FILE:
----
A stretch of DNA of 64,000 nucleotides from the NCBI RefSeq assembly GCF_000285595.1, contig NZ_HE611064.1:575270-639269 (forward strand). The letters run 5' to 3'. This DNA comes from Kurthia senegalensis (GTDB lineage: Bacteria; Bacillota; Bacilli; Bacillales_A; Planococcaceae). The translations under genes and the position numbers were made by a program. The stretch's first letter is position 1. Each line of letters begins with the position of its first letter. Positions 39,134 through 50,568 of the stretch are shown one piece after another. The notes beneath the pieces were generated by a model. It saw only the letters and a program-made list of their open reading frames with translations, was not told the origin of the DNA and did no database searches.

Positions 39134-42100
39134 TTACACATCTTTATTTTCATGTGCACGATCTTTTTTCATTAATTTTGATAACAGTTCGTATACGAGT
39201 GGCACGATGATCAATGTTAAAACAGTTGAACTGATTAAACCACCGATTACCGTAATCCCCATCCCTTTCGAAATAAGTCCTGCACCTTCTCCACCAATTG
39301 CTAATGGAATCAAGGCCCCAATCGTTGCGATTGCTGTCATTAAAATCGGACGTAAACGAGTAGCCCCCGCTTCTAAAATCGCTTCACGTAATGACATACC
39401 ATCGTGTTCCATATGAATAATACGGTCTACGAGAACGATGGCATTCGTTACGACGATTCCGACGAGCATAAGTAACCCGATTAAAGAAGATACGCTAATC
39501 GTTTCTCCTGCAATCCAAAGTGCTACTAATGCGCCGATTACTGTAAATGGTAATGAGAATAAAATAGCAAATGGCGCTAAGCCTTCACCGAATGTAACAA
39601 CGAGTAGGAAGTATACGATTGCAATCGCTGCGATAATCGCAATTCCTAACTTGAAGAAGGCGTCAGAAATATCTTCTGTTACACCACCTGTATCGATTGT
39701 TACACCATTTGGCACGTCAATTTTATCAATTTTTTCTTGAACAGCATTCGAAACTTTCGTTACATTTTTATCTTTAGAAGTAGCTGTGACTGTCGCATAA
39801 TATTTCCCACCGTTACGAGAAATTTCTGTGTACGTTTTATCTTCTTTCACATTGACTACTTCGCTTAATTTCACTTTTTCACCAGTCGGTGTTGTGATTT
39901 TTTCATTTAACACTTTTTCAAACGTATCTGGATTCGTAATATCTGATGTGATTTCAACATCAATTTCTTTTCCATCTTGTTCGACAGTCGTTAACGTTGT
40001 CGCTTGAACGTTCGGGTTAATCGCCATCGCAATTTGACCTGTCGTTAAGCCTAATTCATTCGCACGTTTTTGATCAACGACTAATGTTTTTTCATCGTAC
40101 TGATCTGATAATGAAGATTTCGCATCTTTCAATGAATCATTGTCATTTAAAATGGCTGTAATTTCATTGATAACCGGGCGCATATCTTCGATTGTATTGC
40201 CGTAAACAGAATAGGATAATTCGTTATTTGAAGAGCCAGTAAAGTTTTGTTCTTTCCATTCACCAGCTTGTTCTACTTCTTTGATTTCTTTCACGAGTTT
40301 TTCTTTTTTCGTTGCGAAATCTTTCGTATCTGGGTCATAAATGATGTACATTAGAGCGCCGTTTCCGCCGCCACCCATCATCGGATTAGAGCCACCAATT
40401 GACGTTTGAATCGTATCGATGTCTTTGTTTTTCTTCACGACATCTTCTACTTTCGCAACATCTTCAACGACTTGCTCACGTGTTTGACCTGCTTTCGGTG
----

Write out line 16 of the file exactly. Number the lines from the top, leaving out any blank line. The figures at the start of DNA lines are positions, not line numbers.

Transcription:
40401 GACGTTTGAATCGTATCGATGTCTTTGTTTTTCTTCACGACATCTTCTACTTTCGCAACATCTTCAACGACTTGCTCACGTGTTTGACCTGCTTTCGGTG